What ends up here on launch day might not completely be what you saw in that first video.

"I mean, I totally understand people's frustrations, and it's hard to give an answer beyond the fact that, from my seat, it's a console transition and this is part and parcel," Penello said to IGN. "There's a lot of things that we'll talk about in our vision for the product that aren't going to be there at launch."

Would Microsoft have been more prepared if it had launched the Xbox One in early 2014? I don't know, I'm not a giant multi-national conglomerate. But it does seem like Microsoft's new console has a number of features, bells, and whistles, that aren't coming until next year. I doubt those will be the features that will make-or-break someone's decision between the Xbox One and PlayStation 4, but Microsoft isn't operating from a position of strength. The $100 price different is killer, and Titanfall, one of the Xbox One's best-looking titles, isn't coming out... until early 2014.

Is Microsoft making the right decision? Is it better to release a system without promised features just to get in on the holiday rush, or could the move backfire and hand the PS4 an early lead?

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Comments 16

  • Avatar for AxiomVerge #1 AxiomVerge 4 years ago
    One advantage I could see to the delayed indie publishing would be if they give them their own "Indie Launch" - this could keep them from being overshadowed by Watch Dogs and the like. On the other hand I think the indie titles will be what helps fill the gaps during the PS4's first year, and the Xbox One won't have that.
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  • Avatar for curryking3 #2 curryking3 4 years ago
    Define "ready to launch" though... it's kind of hard.

    Does it mean.... having 50% of announced features available in another equally arbitrary proportion of countries?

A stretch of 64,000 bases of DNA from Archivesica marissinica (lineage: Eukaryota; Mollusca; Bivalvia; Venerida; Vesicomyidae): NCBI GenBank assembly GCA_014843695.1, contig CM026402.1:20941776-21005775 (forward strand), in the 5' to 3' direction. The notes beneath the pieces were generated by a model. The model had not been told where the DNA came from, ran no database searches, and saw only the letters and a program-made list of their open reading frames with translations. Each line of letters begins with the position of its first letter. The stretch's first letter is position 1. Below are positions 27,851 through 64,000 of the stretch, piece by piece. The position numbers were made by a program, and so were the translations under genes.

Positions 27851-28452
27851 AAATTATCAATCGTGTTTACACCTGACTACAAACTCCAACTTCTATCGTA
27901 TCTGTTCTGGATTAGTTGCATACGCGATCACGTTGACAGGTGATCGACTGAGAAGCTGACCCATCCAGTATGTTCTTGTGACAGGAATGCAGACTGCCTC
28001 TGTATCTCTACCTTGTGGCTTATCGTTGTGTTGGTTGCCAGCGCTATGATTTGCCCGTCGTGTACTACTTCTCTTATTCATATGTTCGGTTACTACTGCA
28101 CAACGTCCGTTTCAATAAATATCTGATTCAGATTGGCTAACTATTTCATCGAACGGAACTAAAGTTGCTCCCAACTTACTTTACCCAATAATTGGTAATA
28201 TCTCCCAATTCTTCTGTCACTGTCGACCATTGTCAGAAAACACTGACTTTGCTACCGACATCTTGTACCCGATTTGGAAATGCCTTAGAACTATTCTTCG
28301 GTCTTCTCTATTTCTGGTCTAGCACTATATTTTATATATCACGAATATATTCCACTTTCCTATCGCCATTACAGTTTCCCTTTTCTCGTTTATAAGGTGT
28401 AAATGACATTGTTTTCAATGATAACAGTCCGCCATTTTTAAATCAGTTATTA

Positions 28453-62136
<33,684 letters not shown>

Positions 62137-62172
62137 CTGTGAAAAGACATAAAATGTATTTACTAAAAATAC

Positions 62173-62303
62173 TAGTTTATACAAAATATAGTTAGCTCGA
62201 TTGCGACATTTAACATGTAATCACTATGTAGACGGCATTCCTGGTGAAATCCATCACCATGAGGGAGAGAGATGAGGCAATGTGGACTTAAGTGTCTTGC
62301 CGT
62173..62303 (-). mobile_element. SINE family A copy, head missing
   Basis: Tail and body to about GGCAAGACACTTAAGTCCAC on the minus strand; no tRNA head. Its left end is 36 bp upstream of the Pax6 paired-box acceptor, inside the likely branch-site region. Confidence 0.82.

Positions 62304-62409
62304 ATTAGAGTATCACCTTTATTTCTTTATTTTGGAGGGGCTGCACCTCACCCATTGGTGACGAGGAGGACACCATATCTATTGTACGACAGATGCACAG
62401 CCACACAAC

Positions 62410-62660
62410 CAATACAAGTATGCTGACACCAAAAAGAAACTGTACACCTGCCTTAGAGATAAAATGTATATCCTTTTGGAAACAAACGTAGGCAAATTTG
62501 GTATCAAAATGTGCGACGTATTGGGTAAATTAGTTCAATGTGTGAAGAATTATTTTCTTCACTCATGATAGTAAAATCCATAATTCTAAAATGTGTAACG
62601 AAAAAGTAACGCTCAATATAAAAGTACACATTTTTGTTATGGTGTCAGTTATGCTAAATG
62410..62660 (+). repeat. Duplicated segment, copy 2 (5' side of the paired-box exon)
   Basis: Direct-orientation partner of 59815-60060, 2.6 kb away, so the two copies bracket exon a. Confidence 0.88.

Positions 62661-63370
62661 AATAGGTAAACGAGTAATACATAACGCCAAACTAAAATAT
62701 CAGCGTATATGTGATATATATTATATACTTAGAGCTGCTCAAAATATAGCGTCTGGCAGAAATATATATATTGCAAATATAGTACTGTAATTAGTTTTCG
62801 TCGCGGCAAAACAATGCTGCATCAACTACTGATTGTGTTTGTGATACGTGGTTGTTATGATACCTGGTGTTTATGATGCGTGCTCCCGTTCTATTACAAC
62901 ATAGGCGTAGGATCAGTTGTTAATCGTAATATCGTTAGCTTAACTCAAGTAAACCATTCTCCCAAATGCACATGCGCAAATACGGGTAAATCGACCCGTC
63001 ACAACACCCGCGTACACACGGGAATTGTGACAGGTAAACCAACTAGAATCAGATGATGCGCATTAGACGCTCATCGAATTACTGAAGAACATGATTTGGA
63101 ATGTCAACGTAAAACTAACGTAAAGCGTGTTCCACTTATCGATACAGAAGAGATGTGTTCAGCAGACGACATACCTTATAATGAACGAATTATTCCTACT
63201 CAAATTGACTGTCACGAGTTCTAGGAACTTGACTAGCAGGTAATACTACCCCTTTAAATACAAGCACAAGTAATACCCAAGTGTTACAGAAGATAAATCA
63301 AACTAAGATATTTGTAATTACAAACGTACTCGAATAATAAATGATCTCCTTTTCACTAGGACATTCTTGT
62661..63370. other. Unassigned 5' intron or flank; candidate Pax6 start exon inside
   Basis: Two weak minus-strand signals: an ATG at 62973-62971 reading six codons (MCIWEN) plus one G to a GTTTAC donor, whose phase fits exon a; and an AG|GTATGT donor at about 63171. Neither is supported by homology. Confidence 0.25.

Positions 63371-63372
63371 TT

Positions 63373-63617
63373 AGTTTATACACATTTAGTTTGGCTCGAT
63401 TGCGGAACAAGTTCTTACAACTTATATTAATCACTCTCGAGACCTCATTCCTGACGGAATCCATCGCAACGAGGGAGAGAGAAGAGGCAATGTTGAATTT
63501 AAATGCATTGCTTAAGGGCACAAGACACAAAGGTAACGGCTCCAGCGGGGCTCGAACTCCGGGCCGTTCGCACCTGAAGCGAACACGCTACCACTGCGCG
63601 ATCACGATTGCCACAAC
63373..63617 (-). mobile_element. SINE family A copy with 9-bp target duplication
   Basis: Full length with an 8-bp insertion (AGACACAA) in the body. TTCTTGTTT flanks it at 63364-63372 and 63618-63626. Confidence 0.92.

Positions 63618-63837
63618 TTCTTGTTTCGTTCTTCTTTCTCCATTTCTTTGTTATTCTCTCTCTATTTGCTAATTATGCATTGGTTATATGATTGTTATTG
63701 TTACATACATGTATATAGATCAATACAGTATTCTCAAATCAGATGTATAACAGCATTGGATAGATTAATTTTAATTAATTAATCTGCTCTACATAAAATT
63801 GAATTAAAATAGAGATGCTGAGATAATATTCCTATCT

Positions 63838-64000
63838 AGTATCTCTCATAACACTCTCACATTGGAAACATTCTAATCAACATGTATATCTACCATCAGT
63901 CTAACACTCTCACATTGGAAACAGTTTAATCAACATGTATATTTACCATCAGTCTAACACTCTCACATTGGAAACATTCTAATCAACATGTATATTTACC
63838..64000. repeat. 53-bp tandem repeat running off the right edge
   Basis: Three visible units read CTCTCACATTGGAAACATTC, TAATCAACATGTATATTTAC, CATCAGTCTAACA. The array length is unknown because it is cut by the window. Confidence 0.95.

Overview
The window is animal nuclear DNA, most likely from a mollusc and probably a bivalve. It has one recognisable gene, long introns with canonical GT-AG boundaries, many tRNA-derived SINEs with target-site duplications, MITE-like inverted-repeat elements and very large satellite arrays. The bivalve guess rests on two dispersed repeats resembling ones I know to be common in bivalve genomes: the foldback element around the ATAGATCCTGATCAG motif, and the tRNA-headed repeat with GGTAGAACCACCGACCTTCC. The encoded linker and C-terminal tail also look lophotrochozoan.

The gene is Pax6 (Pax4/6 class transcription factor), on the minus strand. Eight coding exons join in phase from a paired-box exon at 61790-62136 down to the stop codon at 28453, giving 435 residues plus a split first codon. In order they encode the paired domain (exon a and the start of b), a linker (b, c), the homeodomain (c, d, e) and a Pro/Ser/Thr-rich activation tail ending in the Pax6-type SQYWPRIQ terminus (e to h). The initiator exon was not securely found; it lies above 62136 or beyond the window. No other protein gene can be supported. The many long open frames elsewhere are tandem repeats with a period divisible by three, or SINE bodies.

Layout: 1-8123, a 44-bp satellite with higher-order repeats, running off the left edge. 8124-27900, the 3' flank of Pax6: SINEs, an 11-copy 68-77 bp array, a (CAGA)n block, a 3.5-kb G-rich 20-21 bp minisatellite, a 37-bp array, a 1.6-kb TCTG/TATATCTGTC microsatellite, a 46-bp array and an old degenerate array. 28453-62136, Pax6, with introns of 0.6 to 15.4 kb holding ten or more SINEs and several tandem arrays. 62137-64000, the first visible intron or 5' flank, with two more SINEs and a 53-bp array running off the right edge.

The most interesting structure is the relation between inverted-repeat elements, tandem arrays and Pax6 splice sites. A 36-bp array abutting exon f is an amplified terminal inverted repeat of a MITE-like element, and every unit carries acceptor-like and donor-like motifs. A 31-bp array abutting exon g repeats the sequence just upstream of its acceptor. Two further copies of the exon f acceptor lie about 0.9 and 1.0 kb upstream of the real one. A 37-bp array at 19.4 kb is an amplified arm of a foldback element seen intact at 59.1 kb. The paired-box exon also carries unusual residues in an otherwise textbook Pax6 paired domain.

Or does it mean simply stocking units on shelves that can at least run games?

    Or is it something much more vague? How many units they can sell? A measure of the excitement they have generate pre-launch in some ratio to the sales velocity and availability post launch?

    What does "ready" mean?

    Don't get me wrong, I think Xbox One has more than a sliver of a chance of getting crushed by PS4 in sales right out of the gate and onwards...

    Just wondering how does one gauge readiness. But yea... if we're talking about readiness as in "are they rushing, or are they not" type of thing, yea I could say with some confidence... the team running Xbox isn't that ready.
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  • Avatar for metalangel #3 metalangel 4 years ago
    "Great Britain" English... it'll be able to understand everyone, from the Welsh Valleys to Yorkshire to Birmingham to Aberdeen?

    They're taking to make it do everything for everyone without even asking what everyone wants. There aren't even that many launch games.

    Maybe it's because I'm old, but I remember the days when systems launched with awesome games, or at the very least one awesome game that would keep you going. The SNES had Super Mario World, the N64 had Mario 64, the Playstation had Ridge Racer, the Dreamcast has Power Stone AND Soul Calibur... even the original Xbox had Halo.

    You can see I'm more interested in games than stupid features... maybe I'm soured to how a lot of the 'wonderful' apps on the 360 require a gold membership (, when I asked them directly, seemed unaware silver members only got 120 minutes of use). Maybe I'm just waiting for a decent game before I get interested in the system. It took GTA3 for me to become interested in the PS2, and Test Drive Unlimited for the 360.
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  • Avatar for MrTomFTW #4 MrTomFTW 4 years ago
    Microsoft add features after launch, whereas going by past form Sony take them away.

    Swings and roundabouts really.
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  • Avatar for memeroot #5 memeroot 4 years ago
    my xbox homescreen looks so different today....

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  • Avatar for Jonny5Alive7 #6 Jonny5Alive7 4 years ago
    I think there are plenty of good games coming at launch, I'd agree that the platform exclusives don't' look up to much but the likes of Battlefield 4 and Watch Dogs look awesome.
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  • Avatar for MHWilliams #7 MHWilliams 4 years ago
    @memeroot I don't miss the Xbox 360 Blades.
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  • Avatar for Toplinkar #8 Toplinkar 4 years ago
    I don't know if these features will be the killer-apps under the X1's belt. But I do think MS rushed their launch a little to make sure it was available at the all important black-friday (at least to you, northern-hemisphere dwellers)

    However, I don't think they had a chocie. Missing the holiday season would be quite the financial blow, specially to a platform that needs to have the largest installed base possible, as soon as possible.

    Their proposition of the ultimate All-in-One entertainment device does sounds great, but they underestimated the work they needed to do to achieve that vision.